With the changing of moped specifications to footrest, kick-start, and limited to 30mph, Honda, Suzuki, and Yamaha almost simultaneously started embracing new 50cc designs without pedals, and the first concepts of mini-scooters in the early 1980s.
Suzuki’s first effort was the unfortunately styled FS50 Scooterette from May 1980, which seemed to have quietly been dumped by 1982, suggesting it had been something of a failure, but these were early days, and the other manufacturers were also having some ‘bad moment designs’ as everyone was still trying to figure out which way to go at this time. (For the FS50, see our article ‘Evolution’ from Jan 2015.)
Suzuki’s second attempt was the CS50D ‘Roadie’ and CS50DD ‘Roadie’ models, which came in two formats, kickstart only (D-model with 6V electrics), and electric start (DD-model with 12V electrics, and also with kickstart).
The Roadie models were presented to the market from 1982, and also sold as the CS50 Gemma in Asia, and licensed for sale as a Puch Lido in Austria. A further 80cc CS80CD Roadie followed with its introduction in June 1983
Our featured CS50DD Roadie is dated 1983 and its most remarkable feature that we’re quite looking forward to trying out, is that it’s a three-speed mechanical automatic!
The engine cylinder is almost upright, but just slightly tilted back, with 41mm bore × 37.4mm stroke, a 7.2:1 compression ratio, Mikuni VM14SH carburettor, and rated 3.5bhp@5,500rpm (assumed the same as Love/Suzy Mk2).
There’s reed-valve induction feeding into the forward crankcase, so the carburettor is fitted at the front of the engine, and forced-air cooling is driven from a fan on the electronic mag flywheel, which powers the sparks.
The exhaust port is located in the back of the cylinder, and the exhaust pipe exits in the front of the rear wheel arch, so is prone to getting sprayed by everything the rear tyre throws at it.
The wheels are pressed steel, and fitted with 3.00 × 10 tyres front and rear.
Viewed from the front, Roadie isn’t pretty, with (trying to be kind) ‘unfortunate’ styling of leg-shield centre, and a lop-sided front mudguard to cover the single-sided front suspension, while the back of the bike is really lame. This wasn’t just a stylist’s bad-hair-day, it was almost as if the Suzuki design department was infiltrated by a technical saboteur from one of its rivals! The best angle shot is taken from forward/right side front, which was the picture used on the front of the Haynes manual, otherwise it’s something of a photogenic horror.
The ignition switch is located inside the leg-shield and halfway down the steering head, which will turn to lock position, or off, both with the key removable, or ignition on (key secured), and a fourth position: parking light with key removable—a surprising feature for the 1980s!
Turning on the ignition, the oil lamp appears to blink and go out, which is presumably indicating the Pozi-force oil level is OK. With a vacuum operated petrol tap and a thermal automatic choke, it looks like just pushing the start button, though you have to pull either brake on to enable the button. The starter motor sounds to be spinning, but struggles to turn the motor, so we presume the battery is past its better days.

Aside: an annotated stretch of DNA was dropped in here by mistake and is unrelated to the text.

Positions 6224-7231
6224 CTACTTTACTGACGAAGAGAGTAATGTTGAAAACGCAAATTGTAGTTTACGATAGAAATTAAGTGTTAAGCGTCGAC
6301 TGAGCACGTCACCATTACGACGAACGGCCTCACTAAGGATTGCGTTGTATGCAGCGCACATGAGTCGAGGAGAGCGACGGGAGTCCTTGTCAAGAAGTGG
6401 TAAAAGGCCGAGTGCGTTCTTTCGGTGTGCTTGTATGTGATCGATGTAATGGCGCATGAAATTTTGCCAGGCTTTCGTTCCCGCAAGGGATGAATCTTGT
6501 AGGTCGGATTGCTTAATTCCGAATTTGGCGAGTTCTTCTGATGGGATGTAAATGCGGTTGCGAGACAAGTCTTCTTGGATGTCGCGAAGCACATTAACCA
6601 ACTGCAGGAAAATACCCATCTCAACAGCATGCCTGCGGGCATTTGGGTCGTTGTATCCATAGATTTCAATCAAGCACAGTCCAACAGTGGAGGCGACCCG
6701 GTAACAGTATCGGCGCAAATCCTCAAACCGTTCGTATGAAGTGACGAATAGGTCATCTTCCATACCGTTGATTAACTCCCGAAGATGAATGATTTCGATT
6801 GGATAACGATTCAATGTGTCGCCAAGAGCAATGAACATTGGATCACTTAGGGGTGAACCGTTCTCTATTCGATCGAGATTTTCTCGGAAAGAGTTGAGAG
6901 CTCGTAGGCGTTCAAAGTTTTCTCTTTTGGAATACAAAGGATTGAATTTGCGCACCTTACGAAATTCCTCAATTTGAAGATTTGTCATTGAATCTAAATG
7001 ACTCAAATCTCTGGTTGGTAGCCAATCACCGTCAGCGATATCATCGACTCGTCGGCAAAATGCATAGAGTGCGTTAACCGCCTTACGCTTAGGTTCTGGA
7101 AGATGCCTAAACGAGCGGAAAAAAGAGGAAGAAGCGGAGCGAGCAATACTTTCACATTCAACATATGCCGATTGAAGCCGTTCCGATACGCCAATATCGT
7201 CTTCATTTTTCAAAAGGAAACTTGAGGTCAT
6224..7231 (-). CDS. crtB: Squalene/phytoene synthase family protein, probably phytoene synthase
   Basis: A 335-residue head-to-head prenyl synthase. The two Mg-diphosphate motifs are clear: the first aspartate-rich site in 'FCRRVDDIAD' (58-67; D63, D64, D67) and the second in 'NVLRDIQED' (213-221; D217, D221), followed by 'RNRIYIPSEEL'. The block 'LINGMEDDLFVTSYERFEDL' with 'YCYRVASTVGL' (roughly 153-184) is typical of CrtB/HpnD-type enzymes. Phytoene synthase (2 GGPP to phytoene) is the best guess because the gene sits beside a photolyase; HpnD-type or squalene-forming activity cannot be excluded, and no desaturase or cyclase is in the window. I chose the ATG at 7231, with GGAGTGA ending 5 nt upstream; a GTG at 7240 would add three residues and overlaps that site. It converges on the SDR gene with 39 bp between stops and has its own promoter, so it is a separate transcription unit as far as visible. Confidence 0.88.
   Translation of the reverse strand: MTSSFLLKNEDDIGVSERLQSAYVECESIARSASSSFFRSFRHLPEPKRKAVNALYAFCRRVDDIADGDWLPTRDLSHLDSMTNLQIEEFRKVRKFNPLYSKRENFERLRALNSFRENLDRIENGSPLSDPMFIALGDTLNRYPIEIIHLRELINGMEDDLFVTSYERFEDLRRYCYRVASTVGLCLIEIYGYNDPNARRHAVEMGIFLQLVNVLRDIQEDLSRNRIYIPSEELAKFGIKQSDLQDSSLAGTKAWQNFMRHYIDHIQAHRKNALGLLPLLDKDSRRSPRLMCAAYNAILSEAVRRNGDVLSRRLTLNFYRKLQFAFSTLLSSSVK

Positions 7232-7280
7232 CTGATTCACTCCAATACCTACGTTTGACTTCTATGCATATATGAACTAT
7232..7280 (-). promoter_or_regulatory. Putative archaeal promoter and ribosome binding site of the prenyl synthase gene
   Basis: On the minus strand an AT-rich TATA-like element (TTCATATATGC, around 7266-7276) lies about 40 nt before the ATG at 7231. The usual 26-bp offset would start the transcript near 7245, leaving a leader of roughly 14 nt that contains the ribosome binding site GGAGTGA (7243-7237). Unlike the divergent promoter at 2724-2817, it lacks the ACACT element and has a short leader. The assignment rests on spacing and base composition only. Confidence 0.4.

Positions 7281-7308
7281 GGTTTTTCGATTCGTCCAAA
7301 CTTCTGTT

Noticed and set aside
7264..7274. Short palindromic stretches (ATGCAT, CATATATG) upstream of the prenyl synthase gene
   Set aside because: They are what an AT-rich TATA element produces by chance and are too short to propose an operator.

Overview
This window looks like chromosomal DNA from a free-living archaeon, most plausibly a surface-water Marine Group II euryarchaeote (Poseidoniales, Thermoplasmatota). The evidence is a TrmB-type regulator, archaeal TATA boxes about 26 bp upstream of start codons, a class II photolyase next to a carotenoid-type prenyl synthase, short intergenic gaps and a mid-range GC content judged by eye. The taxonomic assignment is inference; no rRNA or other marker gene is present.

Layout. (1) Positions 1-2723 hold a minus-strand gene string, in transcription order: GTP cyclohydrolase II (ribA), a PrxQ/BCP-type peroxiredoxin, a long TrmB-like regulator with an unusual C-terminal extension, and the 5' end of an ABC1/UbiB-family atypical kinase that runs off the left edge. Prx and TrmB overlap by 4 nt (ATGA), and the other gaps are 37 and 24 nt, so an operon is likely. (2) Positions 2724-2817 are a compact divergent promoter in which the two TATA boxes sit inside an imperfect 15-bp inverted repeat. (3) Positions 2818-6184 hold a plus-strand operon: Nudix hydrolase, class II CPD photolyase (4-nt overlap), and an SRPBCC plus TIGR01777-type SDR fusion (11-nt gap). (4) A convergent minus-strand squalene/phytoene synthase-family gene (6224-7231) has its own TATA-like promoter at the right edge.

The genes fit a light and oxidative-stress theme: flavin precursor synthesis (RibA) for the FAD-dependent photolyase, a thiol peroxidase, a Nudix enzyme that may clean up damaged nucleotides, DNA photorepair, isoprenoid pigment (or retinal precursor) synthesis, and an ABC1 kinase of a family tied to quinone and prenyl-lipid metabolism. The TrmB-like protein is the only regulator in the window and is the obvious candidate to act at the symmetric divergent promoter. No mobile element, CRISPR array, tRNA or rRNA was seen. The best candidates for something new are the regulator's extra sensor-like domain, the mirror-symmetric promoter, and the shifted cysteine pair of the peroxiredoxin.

OK, so switching to plan B and resorting to the kickstart requires the left brake lever pulling in firmly to enable the mechanism, then just one kick immediately starts the motor with a typically distinctive scooterish pop-pop-pop … just on a smaller 50cc scale.
It’s a cold February day, and it needs to run a while before it seems to clear the choke, though it still splutters a bit when we pull off, and it takes a little longer on throttle before the engine clears to respond.
First gear switches up to second between indicated 10–13mph and second changes up to third between indicated 17–20mph according to throttle and load against the drive system. On light throttle & low load the change occurs at the lower speeds, but if the throttle is wide open and the bike under maximum acceleration then the shifts hold on till the slightly higher speeds.
The ‘Roadie’ is unusual in being the only three-speed mechanical automatic that we’ve ever tested, and we don’t know of any other comparable three-speed mechanical automatics.
This seems to be the same motor unit as fitted into the two-speed CL50 Love & Suzy MkII models, but Roadie’s three-speed version has a much wider transmission case to house the triple gear/clutch train.
Opening above three-quarters throttle tends to noticeably amplify the exhaust note, which is a typical pop-pop scooter tone at low speed, and becomes a tiring wail above 30mph.
Best indicated was 36–37mph downhill, though it turned out that the speedo was indicating low, since our pacer clocked Roadie hitting 40mph downhill, and consistently running at 35–36mph along the flat.
Roadie’s 0–40 speedometer is lit by an orange glow when the lights are on, and somewhat resembles a period Hi-Fi VU meter. The red oil lamp also doubles-up as an indicator flasher warning, though blinks out of flash sequence to the indicators, which seems a little odd? Nothing unusual about the blue high beam indicator, but the fuel gauge is a bit of a mystery?
Most of the preceding Honda, Suzuki. & Yamaha Japanese mini-scooters employed much the same level indicator gauge in the top of their tanks, which you had to lift the seat to see, and most of the time you couldn’t make out what it was telling you anyway—so pretty useless really. The CL50 Love/Suzy has one of these, but Roadie has an electrical fuel gauge in with the speedo set.
The odd thing about the gauge is that it continues to indicate the level even when the ignition is off. More intriguing is that when you’re filling the tank, the needle doesn’t move, until you turn on the ignition again, when it moves up to indicate the new level.
The right-hand switch cluster has the electric starter button below a slide switch for lights off–on, with a five-position sort of game controller switch on the left-hand cluster with dual-function for up beam–down dip & left indicator–middle off–right indicator, with horn button below.